Thomas Moore Pl. 33 Athrium Filix-foemina multifuldum, The Ferns of Great Britain and Ireland, 1855, nature printing with hand coloring
This week only, enjoy special pricing on a beautiful antique nature print, Pl. 33, Athrium Filix-foemina multifidum, Lady Fern, from The Ferns of Great Britain and Ireland by Thomas Moore. Printed by Bradbury & Evans, Whitefriars London, 1855.
Regarding the Lady Fern, it is noted in the accompanying text that it "is a common and generally distributed species, attaining its greatest degree of of luxuriance in damp, shady, and sheltered places. Sometimes it is found in more open as well as in rocky situations, but generally where it is well supplied with moisture. Warm moist woods and damp hedge-row banks are its favorite localities, and those in which it most fully supports the claim of supremacy in beauty over all the other native species, which is made in its behalf. "Dull indeed," Mr. Newman [Edward Newman, author of A History of British Ferns, 1840] very justly remarks, "must be the perception, and cold the heart, that fails to appreciate its excessive loveliness."
In The Art of Botanical Illustration, Wilfred Blunt refers to Bradbury's nature prints for the Ferns of Great Britain and Ireland as "superb", stating the detail and finest veination of the leaves in the plates "constitute the crowning achievement of nature printing...." (Blunt, page 142)
In perfect condition, nature printing with hand coloring, folio size, 21.625 x 14.625 inches.
$600 this week only (list price $1,100). Offer expires 10-23-17.
The British botanist Thomas Moore (1821 – 1887) was appointed curator of the Chelsea Physic Garden in 1848. During his tenure, the number of fern species increased by 50 percent. The author of numerous works on botanical subjects, Moore selected the specimens to be represented in The Ferns of Great Britain and Ireland. and was responsible for the accompanying text.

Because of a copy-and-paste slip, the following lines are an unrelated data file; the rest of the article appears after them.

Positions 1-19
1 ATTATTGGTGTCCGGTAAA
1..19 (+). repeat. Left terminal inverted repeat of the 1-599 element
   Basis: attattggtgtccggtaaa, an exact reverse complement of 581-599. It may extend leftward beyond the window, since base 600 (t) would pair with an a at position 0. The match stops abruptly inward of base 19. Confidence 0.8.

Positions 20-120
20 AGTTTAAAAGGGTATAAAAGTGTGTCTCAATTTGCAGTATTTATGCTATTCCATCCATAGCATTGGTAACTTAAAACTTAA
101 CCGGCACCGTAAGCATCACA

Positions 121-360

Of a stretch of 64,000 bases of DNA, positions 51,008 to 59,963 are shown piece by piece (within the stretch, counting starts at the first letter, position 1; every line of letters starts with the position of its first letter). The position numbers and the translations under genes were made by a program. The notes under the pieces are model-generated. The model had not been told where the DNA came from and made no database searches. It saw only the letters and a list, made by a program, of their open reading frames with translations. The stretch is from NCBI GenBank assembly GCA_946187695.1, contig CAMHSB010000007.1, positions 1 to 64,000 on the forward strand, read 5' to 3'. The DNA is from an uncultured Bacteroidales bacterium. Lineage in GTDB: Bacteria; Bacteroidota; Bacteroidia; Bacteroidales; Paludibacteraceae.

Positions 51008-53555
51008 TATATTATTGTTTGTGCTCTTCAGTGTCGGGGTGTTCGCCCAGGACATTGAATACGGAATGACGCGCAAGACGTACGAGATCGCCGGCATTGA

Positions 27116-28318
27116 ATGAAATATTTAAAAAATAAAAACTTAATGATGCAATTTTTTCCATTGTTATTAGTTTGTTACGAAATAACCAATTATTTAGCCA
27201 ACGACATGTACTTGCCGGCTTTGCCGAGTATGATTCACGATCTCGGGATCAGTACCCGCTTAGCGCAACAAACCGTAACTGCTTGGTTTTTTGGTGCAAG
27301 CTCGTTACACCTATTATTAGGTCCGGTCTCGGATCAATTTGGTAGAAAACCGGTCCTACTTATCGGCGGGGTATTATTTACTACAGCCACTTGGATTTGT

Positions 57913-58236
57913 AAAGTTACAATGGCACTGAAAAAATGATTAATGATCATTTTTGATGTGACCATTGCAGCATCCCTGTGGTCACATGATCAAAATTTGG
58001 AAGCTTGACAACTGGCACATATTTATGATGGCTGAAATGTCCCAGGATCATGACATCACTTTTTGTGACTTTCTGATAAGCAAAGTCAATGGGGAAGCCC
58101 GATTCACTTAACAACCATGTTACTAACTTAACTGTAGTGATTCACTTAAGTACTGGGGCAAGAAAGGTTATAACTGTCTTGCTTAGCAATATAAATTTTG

The Ferns of Great Britain and Ireland is Illustrated with 51 plates. In this work, Bradbury made new advances in the process of nature printing. The printing process was chosen because “it represents general form with absolute accuracy, but also surface, hairs, veins and other minutiae of superficial structure by which plants are known….” Edited by the highly regarded English botanist and author of botanical subjects, John Lindley, and nature printed by Henry Bradbury of Bradbury and Evans in London, the folio scientifically describes, documents, and accurately illustrates differences between varieties of ferns native to Great Britain and Ireland.
Among the finest examples of nature printing, the technique combined old world engraving with new scientific applications of electroplating. Pioneered by The Imperial Printing Office at Vienna, the nature printing process employed in this folio involved pressing a natural object into a lead plate. Since lead is soft and degenerates easily, to print the folio an exact copy of the lead plate was made in copper by the electrotype method. Henry Bradbury (1829 – 1860) learned the technique while studying in Vienna in 1850. The result was fine engravings that conveyed the realism of an impression made directly from the pressed plant.
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